That something, I believe, was the spiritual experience, or awakening.  A psychological shift in thinking that has allowed me to surrender, stop trying to control everything, and realize that I was the greatest threat to my existence.  I was drowning in the river of life and still trying to swim upstream.  If I wanted to really live, I had to understand that when it came to certain things, I was completely powerless.  If I just stopped thrashing about, I could at least float with the current.

Surrender on this existential level wasn’t that hard. There really wasn’t much left to give up. I had lost my dignity and self respect.  I couldn’t look at myself in the mirror.  My liver was enlarged and who knows what other physical problems I was on the verge of encountering. I had alienated most of the people around me and was finding comfort in gloomy establishments with people who were living much like I was. My life was circling the bottom of the toilet bowl. Somehow I still had enough sense to see that I was on the path of losing myself. So in spite of my misgivings and preconceptions of what recovery was all about, I showed up at a local meeting and took my place at the table.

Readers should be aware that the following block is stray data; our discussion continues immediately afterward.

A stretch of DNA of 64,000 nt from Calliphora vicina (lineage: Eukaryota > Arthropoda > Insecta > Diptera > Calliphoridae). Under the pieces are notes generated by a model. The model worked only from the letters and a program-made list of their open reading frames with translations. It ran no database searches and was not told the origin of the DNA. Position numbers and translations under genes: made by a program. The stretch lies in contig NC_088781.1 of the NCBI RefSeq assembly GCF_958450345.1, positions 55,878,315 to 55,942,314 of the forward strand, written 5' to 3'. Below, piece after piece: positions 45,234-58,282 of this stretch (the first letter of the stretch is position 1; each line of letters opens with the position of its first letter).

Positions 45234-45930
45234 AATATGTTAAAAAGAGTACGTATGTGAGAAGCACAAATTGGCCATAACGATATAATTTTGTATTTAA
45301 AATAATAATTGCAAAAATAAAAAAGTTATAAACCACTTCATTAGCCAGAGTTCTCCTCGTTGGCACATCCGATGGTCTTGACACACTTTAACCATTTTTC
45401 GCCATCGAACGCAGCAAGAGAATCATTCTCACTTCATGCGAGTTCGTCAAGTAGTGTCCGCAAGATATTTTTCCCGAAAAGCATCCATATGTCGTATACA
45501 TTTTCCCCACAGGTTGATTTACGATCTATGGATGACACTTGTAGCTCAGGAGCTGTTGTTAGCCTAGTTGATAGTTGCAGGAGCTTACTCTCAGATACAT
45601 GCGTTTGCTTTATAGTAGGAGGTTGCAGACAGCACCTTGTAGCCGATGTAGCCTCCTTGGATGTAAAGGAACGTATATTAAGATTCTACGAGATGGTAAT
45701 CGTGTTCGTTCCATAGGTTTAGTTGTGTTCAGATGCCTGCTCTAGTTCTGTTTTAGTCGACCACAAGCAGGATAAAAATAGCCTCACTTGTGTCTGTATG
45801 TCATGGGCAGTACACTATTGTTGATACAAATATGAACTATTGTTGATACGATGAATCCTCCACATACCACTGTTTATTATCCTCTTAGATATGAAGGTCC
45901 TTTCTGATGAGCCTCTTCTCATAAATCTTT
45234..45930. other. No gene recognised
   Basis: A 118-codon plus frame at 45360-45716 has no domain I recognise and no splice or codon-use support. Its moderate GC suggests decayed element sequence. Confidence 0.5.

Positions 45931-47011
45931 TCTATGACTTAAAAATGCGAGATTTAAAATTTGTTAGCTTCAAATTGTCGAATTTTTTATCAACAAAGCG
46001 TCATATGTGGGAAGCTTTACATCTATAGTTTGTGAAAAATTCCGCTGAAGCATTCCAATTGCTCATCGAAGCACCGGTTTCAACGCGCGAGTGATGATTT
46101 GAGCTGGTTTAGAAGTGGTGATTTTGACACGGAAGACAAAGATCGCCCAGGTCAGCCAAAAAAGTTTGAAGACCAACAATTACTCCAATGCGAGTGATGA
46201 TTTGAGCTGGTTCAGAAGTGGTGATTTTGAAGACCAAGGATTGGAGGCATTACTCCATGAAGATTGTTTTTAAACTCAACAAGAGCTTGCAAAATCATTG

I understand that I was ready to surrender, to try something else because my way wasn’t working.  A friend of mine calls it his Gift Of Desperation.  I was powerless and I couldn’t manage my own life.  That was my first baby step into the program.  The eleven remaining steps helped me to recover and slowly brought me about to a more awakened state of being and opened me to a relationship to a Higher Power.

My life today is changed from what it was before.  My sobriety today is of a different quality than I had when I quit solo for five years. It is different because I work at living a twelve step program. I know that this is a lifelong process, and it is one I do willingly because I like the changes in my life and my being.  Today I like who I am and I can look at my reflection in the mirror without cringing.  The changes in my life are not because I am put down the bottle or the pipe. They are a result of working all twelve steps of the program and awakening to the spirit.   I am finally enjoying the trip down the river.

♥  ♥  ♥

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Peace